Management Action-Management

The purpose of this is to enable invasive species management practitioners to share information on equipment they have used and where it can be purchased. All the information on the catalogue has been provided by practitioners.

The spread of invasive non-native species presents one of the greatest threats to biodiversity globally: invasive species are the primary driver of biodiversity loss on islands and the second largest everywhere else (CBD ; Millennium Ecosystem Assessment, 2005). Many of the UK’s island ecosystems have been damaged by the arrival and establishment of invasive non-native species. Introduced predators have caused particularly catastrophic damage to many species of waders and seabirds, undoubtedly causing numerous extirpations as well as contributing to ongoing declines(Stanbury et al. 2017).

The purpose of this document is to assist anyone planning and programming the management of invasive species on islands, with the aim of reducing the negative impacts of invasive on islands' rich and fragile natural heritage communities and livelihoods

Invasive species pose an enormous threat in the Pacific: not only do they strongly affect biodiversity, but they also potentially affect the economic, social and cultural wellbeing of Pacific peoples. Invasive species can potentially be managed and their impacts can potentially be avoided, eliminated, or reduced. However, neither the costs nor the numerous benefits of management are well understood in the Pacific.

Invasive alien species (IASs) on islands have broad impacts across biodiversity, agriculture, economy, health and culture, which tend to be stronger than on continents. Across small-island developing states (SIDSs), although only a small number of IASs are widely distributed, many more, including those with greatest impact, are found on only a small number of islands. Patterns of island invasion are not consistent across SIDS geographic regions, with differences attributable to correlated patterns in island biogeography and human development.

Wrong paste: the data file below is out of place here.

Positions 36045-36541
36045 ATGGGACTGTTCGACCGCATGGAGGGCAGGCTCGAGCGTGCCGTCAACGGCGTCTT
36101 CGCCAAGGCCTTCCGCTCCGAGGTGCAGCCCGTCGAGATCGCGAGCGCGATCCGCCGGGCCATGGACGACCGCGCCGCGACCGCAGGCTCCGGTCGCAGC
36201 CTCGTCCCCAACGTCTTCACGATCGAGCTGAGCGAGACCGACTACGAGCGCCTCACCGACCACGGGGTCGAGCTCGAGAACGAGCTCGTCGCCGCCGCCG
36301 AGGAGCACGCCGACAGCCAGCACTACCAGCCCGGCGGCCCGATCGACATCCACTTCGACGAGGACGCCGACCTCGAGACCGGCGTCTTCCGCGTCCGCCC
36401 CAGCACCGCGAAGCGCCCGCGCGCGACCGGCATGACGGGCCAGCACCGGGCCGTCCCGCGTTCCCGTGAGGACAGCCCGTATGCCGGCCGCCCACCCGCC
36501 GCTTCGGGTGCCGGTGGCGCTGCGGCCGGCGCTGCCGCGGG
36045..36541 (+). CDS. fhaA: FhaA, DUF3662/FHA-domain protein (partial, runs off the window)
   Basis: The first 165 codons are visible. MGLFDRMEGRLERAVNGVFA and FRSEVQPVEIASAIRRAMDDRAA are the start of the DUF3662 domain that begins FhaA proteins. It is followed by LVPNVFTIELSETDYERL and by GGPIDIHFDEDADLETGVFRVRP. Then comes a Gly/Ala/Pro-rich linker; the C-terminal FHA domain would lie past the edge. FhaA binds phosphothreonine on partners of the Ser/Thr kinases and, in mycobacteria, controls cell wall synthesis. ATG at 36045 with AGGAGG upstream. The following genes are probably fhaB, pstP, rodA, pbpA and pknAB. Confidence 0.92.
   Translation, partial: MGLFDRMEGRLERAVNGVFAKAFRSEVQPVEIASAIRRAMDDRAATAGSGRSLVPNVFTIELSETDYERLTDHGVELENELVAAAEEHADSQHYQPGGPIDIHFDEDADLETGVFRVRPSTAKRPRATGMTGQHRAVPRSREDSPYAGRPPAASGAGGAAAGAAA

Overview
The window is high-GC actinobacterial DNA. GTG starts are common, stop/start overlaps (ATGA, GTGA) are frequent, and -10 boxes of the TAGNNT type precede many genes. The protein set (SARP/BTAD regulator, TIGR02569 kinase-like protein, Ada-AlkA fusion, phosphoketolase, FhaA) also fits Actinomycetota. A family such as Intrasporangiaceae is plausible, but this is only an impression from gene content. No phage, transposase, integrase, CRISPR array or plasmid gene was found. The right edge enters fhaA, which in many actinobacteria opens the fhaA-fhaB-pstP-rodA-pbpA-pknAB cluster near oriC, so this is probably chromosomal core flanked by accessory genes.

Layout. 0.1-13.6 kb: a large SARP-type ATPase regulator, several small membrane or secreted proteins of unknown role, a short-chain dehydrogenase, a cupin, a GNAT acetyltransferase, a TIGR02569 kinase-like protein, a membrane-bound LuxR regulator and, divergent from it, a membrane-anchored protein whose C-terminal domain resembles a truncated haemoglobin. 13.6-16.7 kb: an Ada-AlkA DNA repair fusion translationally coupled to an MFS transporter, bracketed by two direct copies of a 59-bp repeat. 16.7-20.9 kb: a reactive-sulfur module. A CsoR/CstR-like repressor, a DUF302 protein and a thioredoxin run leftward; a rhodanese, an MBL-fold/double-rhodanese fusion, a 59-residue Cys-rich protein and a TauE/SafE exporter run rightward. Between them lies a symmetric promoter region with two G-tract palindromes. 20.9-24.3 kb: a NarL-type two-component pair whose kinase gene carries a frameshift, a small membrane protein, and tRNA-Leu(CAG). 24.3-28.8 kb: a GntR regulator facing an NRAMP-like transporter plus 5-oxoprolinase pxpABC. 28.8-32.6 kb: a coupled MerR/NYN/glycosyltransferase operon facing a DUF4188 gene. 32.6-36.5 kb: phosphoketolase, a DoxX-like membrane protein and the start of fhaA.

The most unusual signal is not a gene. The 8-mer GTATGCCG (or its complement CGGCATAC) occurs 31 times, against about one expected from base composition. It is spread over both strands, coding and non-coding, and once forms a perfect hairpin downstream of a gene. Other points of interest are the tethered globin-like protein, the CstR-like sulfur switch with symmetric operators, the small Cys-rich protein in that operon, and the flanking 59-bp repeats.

More than US$21 billion is spent annually on biodiversity conservation. Despite their importance for preventing or slowing extinctions and preserving biodiversity, conservation interventions are rarely assessed systematically for their global impact. Islands house a disproportionately higher amount of biodiversity compared with mainlands, much of which is highly threatened with extinction. Indeed, island species make up nearly two-thirds of recent extinctions. Islands therefore are critical targets of conservation.

Introduced rats (Rattus spp.) can affect island vegetation structure and ecosystem functioning, both directly and indirectly (through the reduction of seabird populations). The extent to which structure and function of islands where rats have been eradicated will converge on uninvaded islands remains unclear. We compared three groups of islands in New Zealand: islands never invaded by rats, islands with rats, and islands on which rats have been controlled. Differences between island groups in soil and leaf chemistry and leaf production were largely explained by burrow densities.